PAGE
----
Melbourne Catholic opinion was now divided on the Irish question. The old guard of moderate Home Rulers, followers of John Redmond, transferred their loyalties to the Treaty and the new Free State government. The Tribune, the Catholic paper of the silent majority, adopted this stance. Mannix was now back in a minority position. The anti-Treaty de Valera faction was less popular in Melbourne, but noisier, as it had the backing of The Advocate, Mannix and a new organization, the Irish Republican Association. Bishop Phelan of Sale was in favour of the Free State, but Mannix maintained: ‘I would never have put my signature to the Treaty, which was signed in London under threat of war’, so he had ‘bowed his head to the Republican colours’. The Advocate avoided editorializing on the matter, but its news reports overwhelmingly favoured de Valera. Its letter columns gave space to both sides. T.P. Walsh and Agnes Murphy were the leading pro-Republicans, and Thomas Shorthill and The Tribune newspaper the main Free Staters.
In 1923 two de Valera delegates, Sean O’Kelly and Fr Michael O’Flanagan, toured Australia to promote their cause. Mannix in characteristic mode said he was not taking sides, but gave the delegates a good hearing and continued to argue the anti-Treaty case. The Tribunehad been edited for a decade by Fr Mangan, a chaplain during the war and founder of the Newman Society. His newspaper considered the de Valera delegates ‘irregulars’, and a disaster for Ireland. The Tribune favourably compared the rebels of 1916, who fought the English, with the de Valera rebels of 1922 who were fighting their own countrymen, accusing Fr O’Flanagan of ‘blood-stained zeal’.
The issue soon developed into a spat between the two Catholic papers, with The Advocate accusing The Tribune staff of being ‘Castle Catholics’. Sean O’Kelly described Fr Mangan, a man of diminutive stature, as ‘a little Papish mosquito’ who took the same position as the Orange Lodges and the Protestant Federation. The Advocate had to apologize to The Tribune for publishing these insulting remarks. The Tribune’s peculiar status as a Catholic paper, though not owned by the church, was revealed when its long-time editor Fr Mangan resigned from his position at the end of the year. The paper commented that his announcement ‘caused some surprise’. A Mannix favourite, Fr Monyihan, soon to be editor of The Advocate, replaced Fr Mangan on The Tribune staff, and the paper gradually moved to the de Valera position. Mannix had control over what his priests did, and therefore ultimately over The Tribune, the editorship of which could only be held by a priest with his approval, which he had most likely withdrawn. Mannix had form on this issue. During the conscription controversies, he contrived to have the pro-conscription editor of The Advocate, Tom Brennan, replaced by an anti-conscription one, Thomas Shorthill, even though the paper was not then owned by the church. Both sides had long memories of these events. When Fr Mangan died in 1960 he was buried by Archbishop Simonds, who remarked in his panegyric: ‘There were times when his audacity as a writer led him into troubled waters’.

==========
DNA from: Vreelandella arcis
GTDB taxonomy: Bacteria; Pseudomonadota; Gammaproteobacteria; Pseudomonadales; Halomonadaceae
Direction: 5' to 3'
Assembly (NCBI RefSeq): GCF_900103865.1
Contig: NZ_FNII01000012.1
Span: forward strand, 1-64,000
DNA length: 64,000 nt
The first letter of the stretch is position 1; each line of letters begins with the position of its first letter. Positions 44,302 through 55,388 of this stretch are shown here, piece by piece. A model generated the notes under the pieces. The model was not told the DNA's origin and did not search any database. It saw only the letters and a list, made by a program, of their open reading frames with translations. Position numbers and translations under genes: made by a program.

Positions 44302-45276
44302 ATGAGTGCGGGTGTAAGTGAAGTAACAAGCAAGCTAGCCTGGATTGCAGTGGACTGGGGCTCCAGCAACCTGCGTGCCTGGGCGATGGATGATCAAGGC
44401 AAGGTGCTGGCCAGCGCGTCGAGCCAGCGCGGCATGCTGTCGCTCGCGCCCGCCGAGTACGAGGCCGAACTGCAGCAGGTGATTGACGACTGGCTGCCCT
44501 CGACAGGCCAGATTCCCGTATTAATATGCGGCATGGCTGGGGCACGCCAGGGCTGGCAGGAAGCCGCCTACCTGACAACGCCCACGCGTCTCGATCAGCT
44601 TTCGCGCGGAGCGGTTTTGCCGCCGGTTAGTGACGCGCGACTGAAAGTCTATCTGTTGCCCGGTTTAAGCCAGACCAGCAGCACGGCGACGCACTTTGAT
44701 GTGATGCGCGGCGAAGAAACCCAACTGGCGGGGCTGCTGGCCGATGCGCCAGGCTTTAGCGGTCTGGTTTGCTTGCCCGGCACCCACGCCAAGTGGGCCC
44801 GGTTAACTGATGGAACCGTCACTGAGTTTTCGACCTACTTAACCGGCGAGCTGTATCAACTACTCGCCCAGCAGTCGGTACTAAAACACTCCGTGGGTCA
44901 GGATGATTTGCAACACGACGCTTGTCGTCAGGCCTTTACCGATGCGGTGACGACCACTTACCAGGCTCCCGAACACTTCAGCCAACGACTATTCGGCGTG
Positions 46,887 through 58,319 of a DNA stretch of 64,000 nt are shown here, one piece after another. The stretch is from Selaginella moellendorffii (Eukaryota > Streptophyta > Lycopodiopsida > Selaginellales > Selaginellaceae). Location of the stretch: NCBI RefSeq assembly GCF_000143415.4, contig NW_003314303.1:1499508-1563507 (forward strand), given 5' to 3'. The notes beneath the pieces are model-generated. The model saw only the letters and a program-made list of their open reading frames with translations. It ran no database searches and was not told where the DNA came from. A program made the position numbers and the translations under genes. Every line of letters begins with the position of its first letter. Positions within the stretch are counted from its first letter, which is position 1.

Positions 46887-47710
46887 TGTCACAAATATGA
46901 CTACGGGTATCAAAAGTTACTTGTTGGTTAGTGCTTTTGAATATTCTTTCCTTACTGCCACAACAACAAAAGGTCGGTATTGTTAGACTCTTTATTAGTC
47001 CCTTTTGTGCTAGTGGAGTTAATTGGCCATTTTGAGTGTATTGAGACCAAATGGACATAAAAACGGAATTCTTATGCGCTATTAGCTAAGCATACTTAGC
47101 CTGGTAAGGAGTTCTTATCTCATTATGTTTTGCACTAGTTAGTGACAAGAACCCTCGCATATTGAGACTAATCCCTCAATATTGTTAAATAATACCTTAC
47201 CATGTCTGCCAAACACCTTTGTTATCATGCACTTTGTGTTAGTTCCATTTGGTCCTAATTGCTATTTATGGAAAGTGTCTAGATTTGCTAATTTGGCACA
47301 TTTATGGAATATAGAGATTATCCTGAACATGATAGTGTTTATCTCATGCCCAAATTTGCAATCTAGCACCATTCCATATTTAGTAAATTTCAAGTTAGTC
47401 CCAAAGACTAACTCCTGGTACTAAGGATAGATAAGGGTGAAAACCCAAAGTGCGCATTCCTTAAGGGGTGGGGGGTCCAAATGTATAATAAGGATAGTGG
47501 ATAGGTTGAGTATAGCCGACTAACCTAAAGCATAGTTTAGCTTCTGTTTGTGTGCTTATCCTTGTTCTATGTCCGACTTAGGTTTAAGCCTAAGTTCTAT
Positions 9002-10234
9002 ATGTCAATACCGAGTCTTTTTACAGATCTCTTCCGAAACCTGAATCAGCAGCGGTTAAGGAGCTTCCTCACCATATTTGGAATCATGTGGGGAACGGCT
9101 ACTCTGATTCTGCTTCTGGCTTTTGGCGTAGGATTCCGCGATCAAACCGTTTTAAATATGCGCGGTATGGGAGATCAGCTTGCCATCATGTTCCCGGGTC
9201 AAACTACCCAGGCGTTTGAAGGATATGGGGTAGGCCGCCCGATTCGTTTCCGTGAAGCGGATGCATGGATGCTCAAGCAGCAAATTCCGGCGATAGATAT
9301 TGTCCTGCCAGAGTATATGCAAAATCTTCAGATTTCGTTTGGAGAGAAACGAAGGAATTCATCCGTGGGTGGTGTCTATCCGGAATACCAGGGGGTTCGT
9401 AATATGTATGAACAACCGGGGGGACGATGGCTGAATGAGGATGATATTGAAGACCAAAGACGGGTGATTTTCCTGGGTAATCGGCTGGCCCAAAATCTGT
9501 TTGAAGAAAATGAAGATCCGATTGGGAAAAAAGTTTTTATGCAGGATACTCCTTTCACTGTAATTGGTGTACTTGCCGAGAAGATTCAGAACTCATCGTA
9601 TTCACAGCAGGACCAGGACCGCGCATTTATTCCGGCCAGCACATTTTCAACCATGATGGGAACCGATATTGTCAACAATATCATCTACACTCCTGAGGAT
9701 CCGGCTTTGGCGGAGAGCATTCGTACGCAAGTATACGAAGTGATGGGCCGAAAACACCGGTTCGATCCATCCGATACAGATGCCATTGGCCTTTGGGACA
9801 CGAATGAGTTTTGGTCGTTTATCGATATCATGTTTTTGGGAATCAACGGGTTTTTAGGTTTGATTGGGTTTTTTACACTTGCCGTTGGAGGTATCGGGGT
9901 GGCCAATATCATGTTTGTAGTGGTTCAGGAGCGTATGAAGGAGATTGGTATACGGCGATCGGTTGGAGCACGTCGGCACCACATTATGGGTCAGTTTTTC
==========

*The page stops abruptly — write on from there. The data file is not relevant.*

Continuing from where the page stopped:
When the Irish civil war broke out old Irish stalwarts like Morgan Jageurs and many Melbourne Irish simply retired from the fray, appalled by the descent into civil war after all their efforts. Mannix vainly tried at intervals to revive passions on Ireland. He gave comfort to the republican delegates’ visit in 1923, he stumped the country for de Valera during his 1925 visit to Ireland, he encouraged Calwell in 1933 to start up the Irish Review, he backed the founding of ‘The League for an Undivided Ireland’ in 1948, but none of these efforts aroused any momentum here. Irish affairs were off the agenda until 1969, after Mannix’s death, when the new Northern Irish troubles began.